True story...a jet boat racer I know, bck in the 80's, was right on the edge of a record. He and his engine builder did a leak down after their last run and found one cyl. down significantly from the rest due to a leaking valve. They figured the engine HAD to be down on power, so they loaded up and drove 2 1/2 hrs back to the shop, pulled the head, thrashed all night and fixed the leaking valve and were back at the track for Sunday. Boat didn't pick up a tenth.
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    Quote Originally Posted by another72 View Post
    This may be a dumb question but i dont have much of an ego and would appriciate the knowledge. I was curious as to the process of a leak down test and how it differs from a compression test. Thank you
    I have just always set the cylinder at TDC:



    At the beginning of each season I do a leak down and compression test. Typically after each weekend, if I've run a bottle or two of Nos through the engine I'll run an another test.

    The process starts with having the tool and an air compressor that can put out over a 100 psi (preferably). The test does work best if you have warmed up the engine. After warm-up put the cylinder you want to test at TDC pull the spark plug out and insert the hose/fitting from the tool you have the tool hooked up to your compressor and then you open the regulator and take to pressure up in the cylinder.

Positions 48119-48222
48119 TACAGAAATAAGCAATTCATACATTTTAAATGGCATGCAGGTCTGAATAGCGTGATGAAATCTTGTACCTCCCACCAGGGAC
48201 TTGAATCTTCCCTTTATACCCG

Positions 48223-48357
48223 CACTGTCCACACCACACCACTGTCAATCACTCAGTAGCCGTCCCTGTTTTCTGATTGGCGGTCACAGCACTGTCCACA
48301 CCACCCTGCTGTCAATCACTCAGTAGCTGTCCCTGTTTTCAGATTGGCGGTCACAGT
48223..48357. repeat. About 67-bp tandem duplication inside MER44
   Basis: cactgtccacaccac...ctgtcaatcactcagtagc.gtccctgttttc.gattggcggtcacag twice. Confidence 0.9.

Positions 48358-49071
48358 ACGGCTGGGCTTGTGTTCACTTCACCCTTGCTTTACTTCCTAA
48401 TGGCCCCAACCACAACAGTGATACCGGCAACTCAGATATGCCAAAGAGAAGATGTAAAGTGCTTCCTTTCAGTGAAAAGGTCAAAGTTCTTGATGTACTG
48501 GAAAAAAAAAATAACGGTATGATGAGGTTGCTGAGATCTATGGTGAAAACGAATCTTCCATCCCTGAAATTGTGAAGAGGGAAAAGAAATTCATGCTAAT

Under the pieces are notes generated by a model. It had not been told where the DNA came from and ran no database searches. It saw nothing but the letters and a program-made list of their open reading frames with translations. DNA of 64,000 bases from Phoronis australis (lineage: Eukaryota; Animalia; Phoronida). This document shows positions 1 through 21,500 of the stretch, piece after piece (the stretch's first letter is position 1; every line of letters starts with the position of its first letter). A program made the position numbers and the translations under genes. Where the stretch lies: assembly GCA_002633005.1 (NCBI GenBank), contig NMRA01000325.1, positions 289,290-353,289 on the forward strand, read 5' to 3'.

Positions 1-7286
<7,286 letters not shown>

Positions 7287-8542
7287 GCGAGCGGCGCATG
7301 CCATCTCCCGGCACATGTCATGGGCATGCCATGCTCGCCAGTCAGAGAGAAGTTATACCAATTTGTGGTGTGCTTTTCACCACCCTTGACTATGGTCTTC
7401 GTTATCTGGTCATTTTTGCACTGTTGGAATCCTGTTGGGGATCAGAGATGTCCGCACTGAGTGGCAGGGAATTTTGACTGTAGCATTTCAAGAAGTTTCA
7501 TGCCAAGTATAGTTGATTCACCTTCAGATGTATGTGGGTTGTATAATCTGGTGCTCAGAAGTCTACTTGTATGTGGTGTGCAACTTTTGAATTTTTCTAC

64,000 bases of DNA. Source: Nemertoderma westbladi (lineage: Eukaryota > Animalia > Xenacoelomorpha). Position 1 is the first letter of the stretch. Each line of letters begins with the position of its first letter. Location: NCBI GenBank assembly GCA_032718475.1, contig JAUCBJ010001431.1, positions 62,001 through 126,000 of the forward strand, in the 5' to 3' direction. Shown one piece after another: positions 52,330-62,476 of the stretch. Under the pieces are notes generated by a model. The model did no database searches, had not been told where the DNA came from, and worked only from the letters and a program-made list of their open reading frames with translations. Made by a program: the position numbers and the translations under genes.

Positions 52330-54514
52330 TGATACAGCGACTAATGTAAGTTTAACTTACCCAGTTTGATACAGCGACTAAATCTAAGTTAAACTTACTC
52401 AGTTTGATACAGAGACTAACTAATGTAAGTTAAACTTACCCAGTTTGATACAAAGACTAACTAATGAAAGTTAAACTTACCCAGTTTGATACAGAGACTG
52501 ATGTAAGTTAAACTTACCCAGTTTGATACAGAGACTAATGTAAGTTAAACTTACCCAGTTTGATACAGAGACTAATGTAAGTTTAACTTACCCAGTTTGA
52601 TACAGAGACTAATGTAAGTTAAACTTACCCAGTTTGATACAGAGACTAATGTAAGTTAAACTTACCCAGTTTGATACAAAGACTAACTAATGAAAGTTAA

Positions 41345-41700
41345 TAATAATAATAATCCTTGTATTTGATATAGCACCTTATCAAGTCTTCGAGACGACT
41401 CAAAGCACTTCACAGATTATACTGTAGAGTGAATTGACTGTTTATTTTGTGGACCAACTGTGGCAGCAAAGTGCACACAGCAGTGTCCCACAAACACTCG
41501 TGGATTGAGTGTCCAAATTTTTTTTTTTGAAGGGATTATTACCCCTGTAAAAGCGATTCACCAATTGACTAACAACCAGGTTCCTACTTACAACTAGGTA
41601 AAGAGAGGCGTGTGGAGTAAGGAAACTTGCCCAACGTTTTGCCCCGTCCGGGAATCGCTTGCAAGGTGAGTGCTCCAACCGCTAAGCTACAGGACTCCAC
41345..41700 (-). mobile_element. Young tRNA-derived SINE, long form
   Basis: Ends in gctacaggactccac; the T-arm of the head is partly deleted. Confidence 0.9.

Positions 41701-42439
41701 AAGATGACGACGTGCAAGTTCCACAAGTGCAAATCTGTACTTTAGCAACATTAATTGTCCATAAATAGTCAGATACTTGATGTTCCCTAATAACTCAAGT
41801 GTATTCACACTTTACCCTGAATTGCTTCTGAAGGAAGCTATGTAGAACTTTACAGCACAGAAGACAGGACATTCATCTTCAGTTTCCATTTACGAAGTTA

You can expect different engines to have a different range of leak. The 565 has had the same zero-gap rings in it since 2000 it has had at least 4 hone jobs and is very sloppy right now on piston to wall clearance. It leak zero on most and less than 2% on the others. If it leaks over 4% on a cylinder there's a problem.

    Non-zero gap engines can leak 2-8% when warm. You can hear it passing the rings or valves so you can identify where the problem is.

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    A Leak down is like anything else, it's relative, you build a new engine, it leaks 2% on the engine stand, warm it, get another reading, put those in your book of records, and you can see when it's time to look at it, anything over 15% had me a little concerned, 20% and it was coming out, but our engines were torn down every week and gone thru, all aluminum was zyglo'd, all other dye penetrant or magnetic inspection, it gets expensive, but not as bad as repairing a windowed block broken or dead crank and more....Clark Inspection did all ours, and let me look at the parts to decide when a crack was to bad to chance.

    Leak downs on a Dykes ring arent conclusive....by the way.

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    LP-25.com Infomaniac's Avatar